The author visits a Turkish island with no cars but plenty of shaggy dogs.
It’s a gorgeous morning. A brisk wind rifles the surface of the Sea of Marmara. I’m on the deck of the Baris Mancu wondering if I’ve done the right thing. I mean, Istanbul has more things to see and do than a few days’ activity can possibly warrant. I have yet to see the Dolmabahce Palace, yet to stroll along the Galata bridge, yet to visit the Museum of Innocence.
So what am I doing on this boat, having taken an impulsive decision to head out to one of the Prince Islands for a day trip? Is it going to be one precious day wasted, a day I cannot afford on my tight Turkey timeline?
And then my attention is caught in the most startling way. A seagull flies low, literally beside me, and he (or is she?) seems to be looking straight into my eyes. I blink, in bemused fashion, then the gull moves in closer. Omigawd, I think, shrinking, only to discover the bird has deftly taken the piece of bread from the hand proffering it, next to me. And then, as if to say thank you, it performs a graceful one-wing fly-past. This, I decide, is NOT going to be a day wasted.
The cruise takes a little over an hour to reach Heybeliada Island. The dock has an array of seafood cafes and bistros. I pick one with the most cheerful awning (blue and white) and proceed to feast on what is possibly the best repast of my Turkey trip: freshly fried fish, a lahmacun or Turkish pizza, a glass of ayran and a poncik, a delicious pastry smeared with jam and dusted with icing sugar. Replete, I am ready to take on Heybeliada now.
If Istanbul has cats coming out of the stone work, Heybeliada seems overrun with shaggy dogs.
There are two striking buildings on the island. On the grounds of the Naval Cadet School stands the Kamariotissa, the last Byzantine church to be built before the conquest of Constantinople. The other — the 11th century Ayia Triada (Hagia Triada, the Holy Trinity) Greek Orthodox monastery — sits atop a high hill.
There are no cars on Heybeliada. I decline to take a phaeton ride and decide to explore the island on foot. Upon reflection, this really is the best way to see the place. I pass pine copses at regular intervals, sloping meadows with daisies nodding their bright heads in the breeze, and every few hundred yards, I come upon smiling men and women who could so easily be Greek/Armenian, both from their attire and weather-beaten features. These people are friendly and ready to chat but for the insurmountable language barrier.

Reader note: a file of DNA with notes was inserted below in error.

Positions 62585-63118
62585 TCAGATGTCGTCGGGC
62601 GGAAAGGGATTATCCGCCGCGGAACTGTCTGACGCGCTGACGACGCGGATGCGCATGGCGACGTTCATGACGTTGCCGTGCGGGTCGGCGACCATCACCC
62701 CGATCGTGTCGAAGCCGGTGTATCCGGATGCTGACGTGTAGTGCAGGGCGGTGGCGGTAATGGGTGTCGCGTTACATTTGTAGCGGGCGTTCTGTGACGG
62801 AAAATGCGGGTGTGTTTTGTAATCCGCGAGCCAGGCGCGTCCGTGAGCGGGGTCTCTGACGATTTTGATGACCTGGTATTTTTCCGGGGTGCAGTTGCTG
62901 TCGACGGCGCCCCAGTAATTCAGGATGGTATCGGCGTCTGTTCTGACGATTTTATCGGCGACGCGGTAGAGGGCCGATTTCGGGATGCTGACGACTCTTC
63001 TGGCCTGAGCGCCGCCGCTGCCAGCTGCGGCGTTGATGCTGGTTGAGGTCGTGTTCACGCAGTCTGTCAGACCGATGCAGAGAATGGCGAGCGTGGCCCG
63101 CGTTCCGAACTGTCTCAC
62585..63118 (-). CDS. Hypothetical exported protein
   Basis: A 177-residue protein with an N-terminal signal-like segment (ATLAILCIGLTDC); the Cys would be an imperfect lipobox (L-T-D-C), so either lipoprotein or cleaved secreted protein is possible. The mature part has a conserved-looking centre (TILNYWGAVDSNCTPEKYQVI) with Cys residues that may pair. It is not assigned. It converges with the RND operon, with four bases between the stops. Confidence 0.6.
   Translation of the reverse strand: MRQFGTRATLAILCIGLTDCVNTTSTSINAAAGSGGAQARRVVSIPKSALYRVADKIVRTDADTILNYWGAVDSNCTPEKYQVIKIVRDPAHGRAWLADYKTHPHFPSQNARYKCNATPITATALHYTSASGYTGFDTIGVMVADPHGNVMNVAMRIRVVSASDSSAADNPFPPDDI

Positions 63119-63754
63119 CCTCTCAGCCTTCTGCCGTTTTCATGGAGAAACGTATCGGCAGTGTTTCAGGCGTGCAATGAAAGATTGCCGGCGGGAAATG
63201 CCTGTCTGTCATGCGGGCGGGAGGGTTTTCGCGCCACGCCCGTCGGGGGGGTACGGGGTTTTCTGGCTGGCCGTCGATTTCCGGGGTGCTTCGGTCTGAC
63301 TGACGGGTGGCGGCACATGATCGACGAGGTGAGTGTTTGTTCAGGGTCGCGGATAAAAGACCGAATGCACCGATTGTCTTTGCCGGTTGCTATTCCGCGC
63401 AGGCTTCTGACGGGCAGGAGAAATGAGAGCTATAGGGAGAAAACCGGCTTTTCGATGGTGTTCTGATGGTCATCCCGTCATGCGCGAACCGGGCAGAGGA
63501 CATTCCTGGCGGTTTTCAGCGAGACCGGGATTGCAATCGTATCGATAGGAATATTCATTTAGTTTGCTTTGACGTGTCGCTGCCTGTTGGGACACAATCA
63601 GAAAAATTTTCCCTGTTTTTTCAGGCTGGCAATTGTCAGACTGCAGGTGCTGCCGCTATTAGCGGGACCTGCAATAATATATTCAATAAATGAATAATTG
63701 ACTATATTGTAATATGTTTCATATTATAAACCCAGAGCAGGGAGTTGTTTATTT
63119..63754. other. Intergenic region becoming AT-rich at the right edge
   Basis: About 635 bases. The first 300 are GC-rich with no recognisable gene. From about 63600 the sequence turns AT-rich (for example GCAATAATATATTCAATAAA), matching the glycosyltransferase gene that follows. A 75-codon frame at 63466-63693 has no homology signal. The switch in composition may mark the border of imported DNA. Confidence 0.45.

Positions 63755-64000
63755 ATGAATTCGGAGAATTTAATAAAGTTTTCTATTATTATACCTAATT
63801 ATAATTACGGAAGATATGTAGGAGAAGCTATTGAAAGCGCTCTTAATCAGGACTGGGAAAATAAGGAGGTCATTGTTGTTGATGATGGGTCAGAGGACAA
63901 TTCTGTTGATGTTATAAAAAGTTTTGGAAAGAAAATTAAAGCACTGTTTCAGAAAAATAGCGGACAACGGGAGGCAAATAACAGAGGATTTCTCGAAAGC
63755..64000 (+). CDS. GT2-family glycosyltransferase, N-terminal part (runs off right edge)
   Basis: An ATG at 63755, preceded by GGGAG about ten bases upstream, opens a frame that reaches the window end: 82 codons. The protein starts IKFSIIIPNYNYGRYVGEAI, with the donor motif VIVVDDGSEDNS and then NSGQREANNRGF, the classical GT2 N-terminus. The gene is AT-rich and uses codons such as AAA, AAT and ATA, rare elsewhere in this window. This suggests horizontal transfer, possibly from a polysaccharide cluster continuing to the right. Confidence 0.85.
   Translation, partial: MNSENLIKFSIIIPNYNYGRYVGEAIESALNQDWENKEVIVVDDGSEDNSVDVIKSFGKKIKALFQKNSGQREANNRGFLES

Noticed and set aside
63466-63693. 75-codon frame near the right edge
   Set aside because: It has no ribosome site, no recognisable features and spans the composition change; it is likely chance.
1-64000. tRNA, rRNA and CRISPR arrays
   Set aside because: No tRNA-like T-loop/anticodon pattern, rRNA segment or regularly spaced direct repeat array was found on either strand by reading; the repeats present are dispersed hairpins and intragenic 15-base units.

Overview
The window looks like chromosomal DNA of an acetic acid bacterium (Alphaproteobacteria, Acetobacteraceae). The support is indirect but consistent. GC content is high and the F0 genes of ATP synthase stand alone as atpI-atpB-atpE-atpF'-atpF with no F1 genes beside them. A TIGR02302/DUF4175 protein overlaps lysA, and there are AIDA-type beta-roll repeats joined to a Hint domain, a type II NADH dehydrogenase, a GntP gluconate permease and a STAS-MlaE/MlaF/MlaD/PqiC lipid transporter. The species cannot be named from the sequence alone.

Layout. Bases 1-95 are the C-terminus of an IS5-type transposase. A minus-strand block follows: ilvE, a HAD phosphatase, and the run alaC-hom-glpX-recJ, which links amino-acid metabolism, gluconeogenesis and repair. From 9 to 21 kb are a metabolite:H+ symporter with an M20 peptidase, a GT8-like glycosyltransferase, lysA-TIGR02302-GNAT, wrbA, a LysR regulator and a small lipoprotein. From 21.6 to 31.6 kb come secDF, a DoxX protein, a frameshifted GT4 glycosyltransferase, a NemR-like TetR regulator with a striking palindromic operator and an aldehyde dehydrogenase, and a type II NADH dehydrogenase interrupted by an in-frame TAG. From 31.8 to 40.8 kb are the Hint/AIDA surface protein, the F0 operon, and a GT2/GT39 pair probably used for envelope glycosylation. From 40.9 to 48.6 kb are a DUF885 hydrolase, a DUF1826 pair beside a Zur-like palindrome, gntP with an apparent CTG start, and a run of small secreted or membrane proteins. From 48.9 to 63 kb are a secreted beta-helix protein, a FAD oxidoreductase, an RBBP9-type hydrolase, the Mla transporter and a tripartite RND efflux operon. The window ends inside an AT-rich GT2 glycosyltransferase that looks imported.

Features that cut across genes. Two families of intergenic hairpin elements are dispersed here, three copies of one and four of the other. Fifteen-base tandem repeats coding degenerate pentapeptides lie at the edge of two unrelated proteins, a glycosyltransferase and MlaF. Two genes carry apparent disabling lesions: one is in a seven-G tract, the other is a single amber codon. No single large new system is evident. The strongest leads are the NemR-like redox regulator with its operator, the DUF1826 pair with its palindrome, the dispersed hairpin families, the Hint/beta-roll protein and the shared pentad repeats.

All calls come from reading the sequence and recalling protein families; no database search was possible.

And a little felicity with words would have gone a long way here. Because I come across a row of clapperboard houses, stately but strange residences, some of them at least. Quite a few of these Ottoman style houses have half of their structure in spick- and -span condition and the other half is flaking, worn, with shutters hanging loose. Some of them had the nazar embedded in the door or hanging from a piece of ribbon on a window. These schizophrenic abodes are intriguing as hell but there isn’t a soul around who can satisfy my curiosity in any language I can understand. Ah well, I think, there`s always Google.
So, on I walk, rubber-necking like mad. The sun sends dappled columns down from the treetops. Mimosa trees shed their blossom softly and I walk on a yellow-petal carpet. The air is not quiet; there is the noise of the wind in the trees, much birdsong and the occasional clip-clop of the buggy horses as they trot past, the swish of cycle tyres as bikers bike past. Every few yards, I glimpse the blue ocean, and stand transfixed. Parts of the isle are a riot of flowers: blue and pink hydrangeas, giant orange gerberas, violet, blue and yellow wildflowers.
Heybeliada is a saddle between hills, the second largest of the nine Prince Islands that lie in the Sea of Marmara, to the southeast of Istanbul. The largest isle is Büyükada, the others are Burgazada, Kınalıada, Sedef Adası, Yassıada, Sivriada, Kaºık Adası and Tavºan Adası. Today only Büyükada, Burgazada, Heybeliada and Kınalıada are open to visitors.
These are islands with a fascinating history. Princes and lesser royals were exiled on one island or the other during the Byzantine period. Over the centuries, these enclaves have served as prison, convent, seminary, retreat, school; now of course, they are where the seriously wealthy come for some R&R.
Heybeliada has a summer and winter population. During the colder months, only about 3,000 people live here; in summer, that number swells to 10,000, when owners come back to their holiday homes.
All too soon, it is time for me to head back to the pier to catch the boat back to the mainland. Since I have time, I settle down to a cup of Turkish coffee in the piazza, and watch a well-dressed madman talking long and earnestly to a bust of Kemal Ataturk. And I reflect on the fact that Edward Barton, the second English Ambassador to be sent to Constantinople by Elizabeth I of England, chose to reside on this island to escape the hustle and bustle of Istanbul.
On the boat back to Istanbul, I am treated to a show by the seagulls. A phalanx of them soar, swoop, dive in for the bread from many hands, fly in formation, generally keeping us entertained.
Watching the gulls do their thing, I have an epiphany. Sometimes, a day spent walking on an island is just what the madly-dashing hither-and-thither tourist needs.